Q. There are reports that the heads of the major exchanges want to curb trading of stocks in “dark pools” with something called a “trade-at” rule. You’ve talked about dark pools before, but let’s start with what they are.
A. They are private, baby stock exchanges that operate “in the dark”, without disclosing their orders and trades in real time to the other exchanges the way the public exchanges must. They started as order matching services for very large block trades, but have evolved in real threats to the exchanges… some estimates say 40% of the trades in stocks these days are happening away from the public exchanges.

Q. That’s an enormous number. Is that all “dark pool” volume, or is the off-market exchange trading happening in other places, too?
A. Good point– dark pools get all the press, but in fact a lot of this non-exchange trading is happening inside brokerages themselves, or at wholesalers, who offset retail trades against each other inside their own walls, rather than sending them to the exchanges for execution.

Q. OK, so what would a “trade at” rule do?
A. It would require a stock trade to occur on a public exchange unless a significantly better price was available elsewhere, say, half a cent or more. That would probably fix the problem, but at this point lots of people are making lots of money by operating private markets in stocks, so its controversial.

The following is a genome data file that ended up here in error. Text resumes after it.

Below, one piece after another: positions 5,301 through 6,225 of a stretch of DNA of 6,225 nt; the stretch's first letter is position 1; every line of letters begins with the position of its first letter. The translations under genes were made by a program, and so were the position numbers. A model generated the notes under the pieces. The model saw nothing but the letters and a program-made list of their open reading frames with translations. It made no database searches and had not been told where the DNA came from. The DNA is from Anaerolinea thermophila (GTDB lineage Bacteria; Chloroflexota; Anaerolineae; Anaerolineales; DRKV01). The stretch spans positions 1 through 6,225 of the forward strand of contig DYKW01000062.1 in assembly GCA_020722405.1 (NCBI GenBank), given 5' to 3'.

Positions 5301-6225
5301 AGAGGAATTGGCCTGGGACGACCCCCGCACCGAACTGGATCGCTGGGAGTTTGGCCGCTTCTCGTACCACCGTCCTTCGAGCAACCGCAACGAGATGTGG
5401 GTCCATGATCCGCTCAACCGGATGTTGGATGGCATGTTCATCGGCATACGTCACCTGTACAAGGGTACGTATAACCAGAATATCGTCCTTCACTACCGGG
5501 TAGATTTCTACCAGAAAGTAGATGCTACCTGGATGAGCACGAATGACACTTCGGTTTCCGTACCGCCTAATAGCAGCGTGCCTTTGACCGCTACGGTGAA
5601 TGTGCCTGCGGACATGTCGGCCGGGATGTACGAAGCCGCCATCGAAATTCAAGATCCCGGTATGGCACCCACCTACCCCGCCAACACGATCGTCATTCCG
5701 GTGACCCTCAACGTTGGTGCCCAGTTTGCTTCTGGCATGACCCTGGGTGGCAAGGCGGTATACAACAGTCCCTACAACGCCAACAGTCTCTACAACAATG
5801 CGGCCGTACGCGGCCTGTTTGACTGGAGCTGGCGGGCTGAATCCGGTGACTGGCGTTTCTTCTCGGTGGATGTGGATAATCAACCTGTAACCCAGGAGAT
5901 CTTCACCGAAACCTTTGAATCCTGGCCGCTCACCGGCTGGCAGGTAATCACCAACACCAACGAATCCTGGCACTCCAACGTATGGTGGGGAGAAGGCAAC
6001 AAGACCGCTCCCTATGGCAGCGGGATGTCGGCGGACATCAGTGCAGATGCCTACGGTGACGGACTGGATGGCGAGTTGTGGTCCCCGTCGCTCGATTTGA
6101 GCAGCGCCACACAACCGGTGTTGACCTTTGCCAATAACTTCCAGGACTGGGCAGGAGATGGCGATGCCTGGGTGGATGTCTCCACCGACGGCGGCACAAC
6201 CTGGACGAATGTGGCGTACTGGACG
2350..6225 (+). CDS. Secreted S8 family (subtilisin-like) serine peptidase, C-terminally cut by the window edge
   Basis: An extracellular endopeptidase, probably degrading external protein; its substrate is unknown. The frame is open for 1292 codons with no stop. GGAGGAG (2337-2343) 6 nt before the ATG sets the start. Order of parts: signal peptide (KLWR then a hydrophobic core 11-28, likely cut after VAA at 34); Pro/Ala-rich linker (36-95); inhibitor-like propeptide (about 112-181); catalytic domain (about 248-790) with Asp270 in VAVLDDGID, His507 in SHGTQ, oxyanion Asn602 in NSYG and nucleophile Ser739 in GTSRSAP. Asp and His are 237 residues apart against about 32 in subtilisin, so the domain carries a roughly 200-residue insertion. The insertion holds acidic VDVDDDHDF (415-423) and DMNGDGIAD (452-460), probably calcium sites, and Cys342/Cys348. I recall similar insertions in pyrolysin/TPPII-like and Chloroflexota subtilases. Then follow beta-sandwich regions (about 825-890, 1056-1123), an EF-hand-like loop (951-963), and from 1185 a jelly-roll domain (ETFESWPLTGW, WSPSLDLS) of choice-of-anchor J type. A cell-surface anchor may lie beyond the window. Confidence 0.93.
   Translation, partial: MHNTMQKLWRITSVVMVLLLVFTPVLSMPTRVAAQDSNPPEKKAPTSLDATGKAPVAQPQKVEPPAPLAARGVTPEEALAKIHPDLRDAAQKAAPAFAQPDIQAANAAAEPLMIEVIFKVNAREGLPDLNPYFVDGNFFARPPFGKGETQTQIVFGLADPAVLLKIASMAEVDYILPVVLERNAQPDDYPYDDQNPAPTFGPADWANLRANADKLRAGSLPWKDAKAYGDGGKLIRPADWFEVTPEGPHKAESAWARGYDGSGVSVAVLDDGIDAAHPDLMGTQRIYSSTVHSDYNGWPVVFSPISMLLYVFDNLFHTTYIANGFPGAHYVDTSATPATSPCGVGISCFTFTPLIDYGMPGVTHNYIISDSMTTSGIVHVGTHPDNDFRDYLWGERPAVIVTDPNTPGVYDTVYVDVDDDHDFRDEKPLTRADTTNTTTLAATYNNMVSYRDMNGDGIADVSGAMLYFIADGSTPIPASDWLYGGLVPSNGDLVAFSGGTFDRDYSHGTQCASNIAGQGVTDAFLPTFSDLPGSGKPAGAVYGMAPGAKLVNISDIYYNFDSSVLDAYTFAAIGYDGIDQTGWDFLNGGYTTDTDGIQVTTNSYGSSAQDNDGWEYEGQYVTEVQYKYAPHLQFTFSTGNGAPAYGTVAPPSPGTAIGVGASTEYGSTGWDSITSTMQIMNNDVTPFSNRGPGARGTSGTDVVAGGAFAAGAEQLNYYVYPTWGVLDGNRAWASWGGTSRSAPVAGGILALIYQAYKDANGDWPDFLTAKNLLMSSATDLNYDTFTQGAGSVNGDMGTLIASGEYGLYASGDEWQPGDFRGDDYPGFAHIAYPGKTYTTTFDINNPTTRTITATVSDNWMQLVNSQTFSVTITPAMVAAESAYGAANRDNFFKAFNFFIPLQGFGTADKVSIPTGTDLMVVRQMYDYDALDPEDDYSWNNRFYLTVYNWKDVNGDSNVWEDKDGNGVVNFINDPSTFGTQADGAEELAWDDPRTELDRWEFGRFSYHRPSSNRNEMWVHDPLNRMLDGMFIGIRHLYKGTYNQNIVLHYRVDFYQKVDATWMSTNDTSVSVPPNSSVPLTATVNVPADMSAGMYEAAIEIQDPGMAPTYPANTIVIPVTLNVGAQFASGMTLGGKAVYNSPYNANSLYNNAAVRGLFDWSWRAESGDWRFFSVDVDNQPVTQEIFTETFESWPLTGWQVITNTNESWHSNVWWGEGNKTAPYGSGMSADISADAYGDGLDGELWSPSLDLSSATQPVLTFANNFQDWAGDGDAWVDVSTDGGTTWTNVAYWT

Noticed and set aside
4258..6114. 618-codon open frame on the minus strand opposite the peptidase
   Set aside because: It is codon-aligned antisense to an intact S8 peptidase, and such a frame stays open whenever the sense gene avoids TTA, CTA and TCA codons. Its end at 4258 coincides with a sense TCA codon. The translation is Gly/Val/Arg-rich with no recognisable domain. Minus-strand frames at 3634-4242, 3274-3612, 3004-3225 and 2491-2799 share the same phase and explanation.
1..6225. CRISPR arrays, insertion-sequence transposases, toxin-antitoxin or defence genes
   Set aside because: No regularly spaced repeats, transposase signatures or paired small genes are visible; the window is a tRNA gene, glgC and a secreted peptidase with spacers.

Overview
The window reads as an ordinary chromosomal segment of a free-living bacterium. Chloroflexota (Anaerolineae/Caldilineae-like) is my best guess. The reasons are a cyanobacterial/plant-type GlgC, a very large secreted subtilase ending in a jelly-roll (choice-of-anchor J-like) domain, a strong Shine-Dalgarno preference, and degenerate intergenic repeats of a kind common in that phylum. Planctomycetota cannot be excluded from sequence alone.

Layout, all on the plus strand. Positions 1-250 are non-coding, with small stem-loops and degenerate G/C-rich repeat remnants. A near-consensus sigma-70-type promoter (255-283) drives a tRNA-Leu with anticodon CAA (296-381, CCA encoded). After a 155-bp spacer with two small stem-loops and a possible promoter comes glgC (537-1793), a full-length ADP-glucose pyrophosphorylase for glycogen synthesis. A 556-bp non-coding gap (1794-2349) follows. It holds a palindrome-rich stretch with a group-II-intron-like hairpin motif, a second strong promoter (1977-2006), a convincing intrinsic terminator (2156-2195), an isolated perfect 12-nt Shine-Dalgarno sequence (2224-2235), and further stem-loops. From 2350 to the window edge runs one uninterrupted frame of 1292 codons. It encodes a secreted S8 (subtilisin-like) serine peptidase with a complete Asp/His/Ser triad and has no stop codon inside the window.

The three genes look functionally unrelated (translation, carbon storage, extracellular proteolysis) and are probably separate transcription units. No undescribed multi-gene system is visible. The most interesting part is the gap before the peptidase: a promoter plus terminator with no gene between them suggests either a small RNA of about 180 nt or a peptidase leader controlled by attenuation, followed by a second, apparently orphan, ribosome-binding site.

Q. So it would force volume back to regular exchanges. But what’s really the problem here? Why should the SEC care about all this?
A. On a high level, liquid, transparent markets are simply necessary to ensure people are getting the best prices when they buy and sell stocks. And more and more, there are specific complaints that orders are being posted on, say, the NYSE and not getting executed, while an identical trade gets executed at a thousandth of a penny less, a few microseconds later, in a dark pool and leaves the public exchange traded unfilled. Not good.

Q. So there’s concern that a real two tier market could to develop?
A. Yes. If I can trade in a dark pool when I need to, I’m less inclined to offer best pricing on the public exchanges… and that has some extremely damaging long term implications for the markets..